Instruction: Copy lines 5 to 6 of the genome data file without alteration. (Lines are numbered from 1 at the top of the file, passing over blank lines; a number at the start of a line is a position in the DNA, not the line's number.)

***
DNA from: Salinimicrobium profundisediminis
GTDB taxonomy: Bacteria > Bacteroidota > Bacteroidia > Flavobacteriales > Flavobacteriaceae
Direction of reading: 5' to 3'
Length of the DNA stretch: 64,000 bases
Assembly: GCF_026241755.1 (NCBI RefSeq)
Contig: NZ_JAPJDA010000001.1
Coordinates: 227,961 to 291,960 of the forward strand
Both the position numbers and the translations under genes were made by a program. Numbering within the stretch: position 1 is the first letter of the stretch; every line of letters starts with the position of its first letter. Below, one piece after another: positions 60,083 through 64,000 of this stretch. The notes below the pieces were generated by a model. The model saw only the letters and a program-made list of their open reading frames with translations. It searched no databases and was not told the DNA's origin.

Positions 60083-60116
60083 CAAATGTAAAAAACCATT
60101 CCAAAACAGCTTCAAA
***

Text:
Assembly: GCF_026241755.1 (NCBI RefSeq)
Contig: NZ_JAPJDA010000001.1